Steps to end the old area’s gridlock have been enforced
Watching public buses move at a snail’s pace in the Rattanakosin neighbourhood for years, Xantharid Virochsiri always felt there could be a solution to ending the traffic gridlock in this old part of town.
So instead of just sitting back and watching the increasing number of vehicles inch through the old town, Mr Xantharid — as a member of the civic assembly called the Old Town Group — came up with ideas to ease traffic flow and improve road safety.
“Free parking spaces and long-term roadside parking in the city should be scrapped,” said Mr Xantharid, who believes fewer parking spaces will discourage motorists from driving into the inner city, including the old quarter.
Limited parking is part of a nine-point proposal that the Old Town Group has proposed to the Bangkok Metropolitan Administration (BMA) and the Metropolitan Police Bureau (MPB). The proposal is supported by the Thai Cycling Club, Health Promotion Foundation, Thai Urban Designers Association, Thai Association for Town Planning, Silpakorn University’s Faculty of Architecture Alumni Association and the cycling clubs of Thammasat and Silapakorn universities.
The proposal package was presented to the public last month at the Bangkok Art and Culture Centre where many people floated ideas and suggestions to improve traffic conditions in the city.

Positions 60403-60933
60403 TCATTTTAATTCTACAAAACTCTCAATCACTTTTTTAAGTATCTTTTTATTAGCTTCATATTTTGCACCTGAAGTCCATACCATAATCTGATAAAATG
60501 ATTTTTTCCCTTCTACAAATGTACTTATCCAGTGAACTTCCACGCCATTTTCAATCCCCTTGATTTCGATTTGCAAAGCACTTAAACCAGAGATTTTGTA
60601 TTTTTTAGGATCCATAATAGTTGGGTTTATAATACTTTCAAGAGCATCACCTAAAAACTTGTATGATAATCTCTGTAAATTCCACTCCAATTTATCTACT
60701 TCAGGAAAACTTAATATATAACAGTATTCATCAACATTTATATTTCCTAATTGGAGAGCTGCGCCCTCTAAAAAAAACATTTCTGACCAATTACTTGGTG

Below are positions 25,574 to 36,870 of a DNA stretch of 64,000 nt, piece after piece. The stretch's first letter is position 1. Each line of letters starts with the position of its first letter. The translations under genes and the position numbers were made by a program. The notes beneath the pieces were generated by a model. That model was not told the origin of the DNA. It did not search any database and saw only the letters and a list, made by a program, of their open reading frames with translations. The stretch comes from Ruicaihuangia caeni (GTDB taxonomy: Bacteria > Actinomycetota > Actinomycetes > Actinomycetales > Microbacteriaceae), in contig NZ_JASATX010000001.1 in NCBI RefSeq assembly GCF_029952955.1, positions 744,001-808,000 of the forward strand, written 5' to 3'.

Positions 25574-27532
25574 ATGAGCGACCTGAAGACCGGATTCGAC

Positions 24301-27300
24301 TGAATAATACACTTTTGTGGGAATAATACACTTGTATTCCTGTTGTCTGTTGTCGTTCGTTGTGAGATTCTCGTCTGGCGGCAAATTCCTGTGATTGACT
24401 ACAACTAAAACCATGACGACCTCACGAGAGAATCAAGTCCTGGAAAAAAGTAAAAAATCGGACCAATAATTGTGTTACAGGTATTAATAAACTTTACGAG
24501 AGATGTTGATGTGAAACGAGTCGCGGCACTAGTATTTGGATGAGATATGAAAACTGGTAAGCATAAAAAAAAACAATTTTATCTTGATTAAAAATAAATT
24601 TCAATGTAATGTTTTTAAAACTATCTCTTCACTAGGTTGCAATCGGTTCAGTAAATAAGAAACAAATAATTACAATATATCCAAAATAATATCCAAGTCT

The data should be useful for authorities looking to work on new traffic routes. In particular, it will provide reference points for officials assigned to solve traffic congestion in busy communities, Mr Xantharid said.
The study began in February when group members inspected roads where traffic regulations would be enforced and spoke with locals who would be affected by the regulations.
The team also talked to academics to get their opinions on particular issues, he added.
City Hall and the MPB have long agonised over inner-city traffic. After reviewing the group’s proposal, they decided to adopt parts for three measures to be enforced in the old part of town.
Started on Monday, the enforced measures during a 60-day trial period aim to boost road safety and improve traffic flow on narrow streets in the area, BMA spokesperson Threedow Aphaiwongs said.
One-way traffic will be enforced on Phra Sumen Road between Bang Lamphu and the Sipsam Hang T-junction and on Tanao Road between Khok Wua and Si Kak Sao Ching Cha intersections.